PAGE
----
P N C O

Mostly photography, with the occasional philosophical contemplation

25: Priorities

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Sometimes i wonder if i’ve got my priorities straight. The amount of distraction can be overwhelming from time to time. Willingly i let myself get carried away by endless little things which keep me from seeing what truly is important. Yet all of this existence, whether i am aware or distracted, will dissolve in the end. Like a bubble floating on the surface of a rapid river, my life can end at any point.

I used to fear death and i tried to hide this fear from myself by endlessly distracting myself. I could get caught up in gaming, having fun with friends or randomly surfing the internet. But i knew that i couldn’t hide forever. When i was younger, death had already visited me a couple of times. At one time, thinking about the incredible size of the universe somehow ended up with thoughts of death being the only certainty. And a few years later, in my first year of high school during a lunch break all over sudden i realized that all of these individuals that were there with me at that time sooner or later would die. Not an easy thing to digest as a young teenager.

So i know death has always been with me. Not so much in the physical sense, though i did see my grandparents go. Death has long been a reality in my thoughts and mind. I just wasn’t ready for it just yet. I first had to undergo suffering. The lesson came when out of the blue a former roommate of mine died. It took me many years to really deal with his loss. Eventually i found a way to cope with the loss which death brings. But i hadn’t come closer to death itself.

This all changed once i got interested in Buddhism. Death is a major part in philosophy and religion and Buddhism is no exception. When i read Buddhist teachings i soon found out that there was this openess about the reality of death, the emphasis on the importance of understanding our own mortality. It would be foolish to ignore such a basic fact, and yet if i looked back at my life, it was precisely what i had done. And what was taught to me in school, by the media and the social structure. Death was ugly, something to put away and not to look at.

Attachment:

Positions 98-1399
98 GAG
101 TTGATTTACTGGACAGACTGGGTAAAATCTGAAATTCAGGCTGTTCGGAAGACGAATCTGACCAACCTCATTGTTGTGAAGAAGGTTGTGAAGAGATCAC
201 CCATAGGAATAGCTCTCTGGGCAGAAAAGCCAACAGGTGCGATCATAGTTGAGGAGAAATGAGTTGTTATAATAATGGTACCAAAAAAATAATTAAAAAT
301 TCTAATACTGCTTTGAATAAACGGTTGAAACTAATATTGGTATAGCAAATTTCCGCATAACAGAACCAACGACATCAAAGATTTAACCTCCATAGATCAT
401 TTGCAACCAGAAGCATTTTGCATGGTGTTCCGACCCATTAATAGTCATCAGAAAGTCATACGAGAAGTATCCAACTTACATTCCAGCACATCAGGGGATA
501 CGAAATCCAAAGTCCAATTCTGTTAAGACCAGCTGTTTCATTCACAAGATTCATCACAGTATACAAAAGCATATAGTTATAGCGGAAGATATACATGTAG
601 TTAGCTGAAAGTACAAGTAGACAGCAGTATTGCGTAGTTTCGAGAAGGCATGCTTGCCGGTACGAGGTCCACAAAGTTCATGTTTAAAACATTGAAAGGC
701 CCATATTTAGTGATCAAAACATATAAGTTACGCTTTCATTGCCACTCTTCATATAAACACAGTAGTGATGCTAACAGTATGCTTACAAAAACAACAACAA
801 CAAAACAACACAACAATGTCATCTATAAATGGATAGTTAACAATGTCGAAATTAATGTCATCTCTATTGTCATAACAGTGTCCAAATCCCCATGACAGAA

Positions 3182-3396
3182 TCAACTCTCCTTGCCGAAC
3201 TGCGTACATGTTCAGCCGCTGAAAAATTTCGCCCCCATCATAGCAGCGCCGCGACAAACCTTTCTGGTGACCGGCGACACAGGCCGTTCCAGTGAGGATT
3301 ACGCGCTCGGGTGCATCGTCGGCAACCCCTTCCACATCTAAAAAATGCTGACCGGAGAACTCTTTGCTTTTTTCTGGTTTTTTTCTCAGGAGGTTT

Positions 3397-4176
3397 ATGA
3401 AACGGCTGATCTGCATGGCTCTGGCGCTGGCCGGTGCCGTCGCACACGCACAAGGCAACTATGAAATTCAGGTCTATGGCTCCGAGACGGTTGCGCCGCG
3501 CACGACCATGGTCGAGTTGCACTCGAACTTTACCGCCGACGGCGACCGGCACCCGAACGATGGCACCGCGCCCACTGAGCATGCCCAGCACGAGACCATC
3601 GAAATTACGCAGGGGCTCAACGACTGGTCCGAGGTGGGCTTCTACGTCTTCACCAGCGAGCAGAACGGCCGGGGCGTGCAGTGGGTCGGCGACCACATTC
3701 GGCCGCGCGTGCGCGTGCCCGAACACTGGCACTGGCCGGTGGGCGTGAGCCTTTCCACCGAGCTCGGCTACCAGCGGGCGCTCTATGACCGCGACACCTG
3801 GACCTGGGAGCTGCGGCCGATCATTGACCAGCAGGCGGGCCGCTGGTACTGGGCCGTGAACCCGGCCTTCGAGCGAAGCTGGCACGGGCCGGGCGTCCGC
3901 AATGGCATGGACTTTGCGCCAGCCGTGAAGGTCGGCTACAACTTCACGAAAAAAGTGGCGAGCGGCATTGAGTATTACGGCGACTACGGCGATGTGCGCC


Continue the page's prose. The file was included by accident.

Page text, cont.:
In the last few years i’ve learned to look my enemy straight in its eyes. And i saw that he was not my enemy at all, but a teacher and a friend. Death taught me to see the fear within me. Death itself is nothing to fear, but the change which accompanies it, is something we may find hard to accept. But death is coming regardless. So every now and then i try to take some time to really experience the reality of death. Each moment, each second brings me closer to death. It is not something to become depressed about or sad. Rather, i use this as an opportunity to check whether i have got my priorities straight.

Life became so much simpler, so much easier once i’d accepted the reality of death. There is always this basic ground to resort back to in times of difficulties. Is this really worth all the suffering? Does it help me to understand and accept my mortality? Or is it just a mindless distraction which does not help me on my life’s path? Most of the time i’ll know within an instant that i was taking a detour, instead of being aware of the reality of death. I now try to be guided by the certainty of death. In a way it can be liberating once you allow death into your life. As long as you keep death out, you keep yourself from being whole.

I’d like to explain the image i choose with this blog. The patterns on the photo remind me of bubbles. The bubbles in the stream i’ve talked about earlier. They represent our lives. Vulnerable, very easy to break and very short lived. Yet we think we will live eternally. But reality shows us that everything which is born, will ultimately die. Next time you see a stream of water, or perhaps even your cup of coffee or tea, be aware of the few bubbles. That’s us, our lives, fleeting moments within time. Choose death as your friend and teacher, instead of as an enemy to be feared. If you become more aware of death in your life, you’ll be able to appreciate the value of life more. You’ll find it easier to make a distinction between what is important in life and what is not. And you will be able to let go of a lot of things you don’t really need. Realize that our life is like a bubble. Don’t hold onto it, you’ll have to let it go in the end anyway.

I’d like to close with a few lines from the Diamond Sutra, a famous Buddhist teaching which has inspired me a lot and helped me to deal with the subject of death

“So I say to you –
This is how to contemplate our conditioned existence in this fleeting world:”

“Like a tiny drop of dew, or a bubble floating in a stream;
Like a flash of lightning in a summer cloud,
Or a flickering lamp, an illusion, a phantom, or a dream.”

“So is all conditioned existence to be seen.”

Thus spoke Buddha.

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Pooh for this weeks Monochrome Madness